Oyster aquaculture in the Potomac River estuary could result in significant improvements to water quality, according to a new study. All of the nitrogen currently polluting the Potomac River estuary could be removed if 40 percent of its river bed were used for shellfish cultivation, according to the joint study. The researchers determined that a combination of aquaculture and restored oyster reefs may provide even larger overall ecosystem benefits. Oysters, who feed by filtering, can clean an enormous volume of water of algae which can cause poor water quality.
Publ.Date : Wed, 09 Apr 2014 14:39:40 EDT

Sunken logs create new worlds for seafloor animals
When it comes to food, most of the deep sea is a desert. In this food-poor environment, even bits of dead wood, waterlogged enough to sink, can support thriving communities of specialized animals. A new paper by biologists shows that wood-boring clams serve as "ecosystem engineers," making the organic matter in the wood available to other animals that colonize wood falls in the deep waters of Monterey Canyon.
Publ.Date : Wed, 09 Apr 2014 13:49:34 EDT

Sea otters can get the flu, too: Human H1N1 pandemic virus infected Washington State sea otters
Northern sea otters living off the coast of Washington state were infected with the same H1N1 flu virus that caused the world-wide pandemic in 2009, according to a new study. The researchers discovered antibodies for the 2009 H1N1 flu virus in blood samples from 70 percent of the sea otters studied. None of the otters were visibly sick, but the presence of antibodies means that the otters were previously exposed to influenza.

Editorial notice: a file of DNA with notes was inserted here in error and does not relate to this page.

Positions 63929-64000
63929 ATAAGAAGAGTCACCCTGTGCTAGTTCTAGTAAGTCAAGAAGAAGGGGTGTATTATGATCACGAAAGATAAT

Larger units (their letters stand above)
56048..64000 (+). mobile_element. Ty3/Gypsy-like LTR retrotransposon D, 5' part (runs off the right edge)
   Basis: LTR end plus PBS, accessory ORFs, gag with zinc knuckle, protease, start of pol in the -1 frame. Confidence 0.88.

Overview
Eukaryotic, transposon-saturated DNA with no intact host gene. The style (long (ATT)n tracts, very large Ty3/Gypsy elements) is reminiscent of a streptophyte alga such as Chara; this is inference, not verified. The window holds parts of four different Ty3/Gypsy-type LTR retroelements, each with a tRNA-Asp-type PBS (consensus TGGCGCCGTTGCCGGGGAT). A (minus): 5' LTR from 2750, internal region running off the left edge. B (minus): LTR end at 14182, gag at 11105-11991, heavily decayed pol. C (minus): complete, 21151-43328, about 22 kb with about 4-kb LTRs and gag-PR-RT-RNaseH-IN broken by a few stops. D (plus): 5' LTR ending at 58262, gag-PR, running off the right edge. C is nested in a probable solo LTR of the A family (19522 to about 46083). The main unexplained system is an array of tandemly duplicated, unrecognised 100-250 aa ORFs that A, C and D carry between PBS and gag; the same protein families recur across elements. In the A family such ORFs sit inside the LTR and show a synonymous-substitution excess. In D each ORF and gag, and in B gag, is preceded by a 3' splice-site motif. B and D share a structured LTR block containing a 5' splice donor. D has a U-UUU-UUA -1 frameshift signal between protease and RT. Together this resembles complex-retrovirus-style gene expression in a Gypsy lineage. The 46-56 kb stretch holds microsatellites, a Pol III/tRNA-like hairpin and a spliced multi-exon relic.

Publ.Date : Tue, 08 Apr 2014 21:36:19 EDT

Black carbon is ancient by the time it reaches seafloor
A fraction of the carbon that finds its way into Earth's oceans -- the black soot and charcoal residue of fires -- stays there for thousands for years. A first-of-its-kind analysis shows how some black carbon breaks away and hitches a ride to the ocean floor on passing particles.
Publ.Date : Tue, 08 Apr 2014 11:22:16 EDT

A new tiny species of crayfish from the swamps of coastal eastern Australia
Hidden in one of Australia's most developed and fastest growing areas lives one of the world's smallest freshwater crayfish species. Biologists described the new species belonging to the genus Gramastacus, after eight years of research in the swamps and creeks of coastal New South Wales, Australia.
Publ.Date : Tue, 08 Apr 2014 11:17:23 EDT

Running geese give insight into low oxygen tolerance
A new study into how the world's highest flying bird, the bar-headed goose, is able to survive at extreme altitudes may have future implications for low oxygen medical conditions in humans. An international team of scientists recently tracked the bar-headed goose while it migrated across the Himalayas. Now they have shown how these birds are able to tolerate running at top speed while breathing only 7% oxygen.
Publ.Date : Mon, 07 Apr 2014 19:28:00 EDT

Freshwater turtle crosses the Aegean Sea
Scientists have studied the widely distributed freshwater turtle, Mauremys rivulata. In spite of geographical barriers, the turtles are genetically very similar throughout their vast  distribution range. This would indicate that that animals cross hundreds of kilometers of sea.
Publ.Date : Mon, 07 Apr 2014 09:06:11 EDT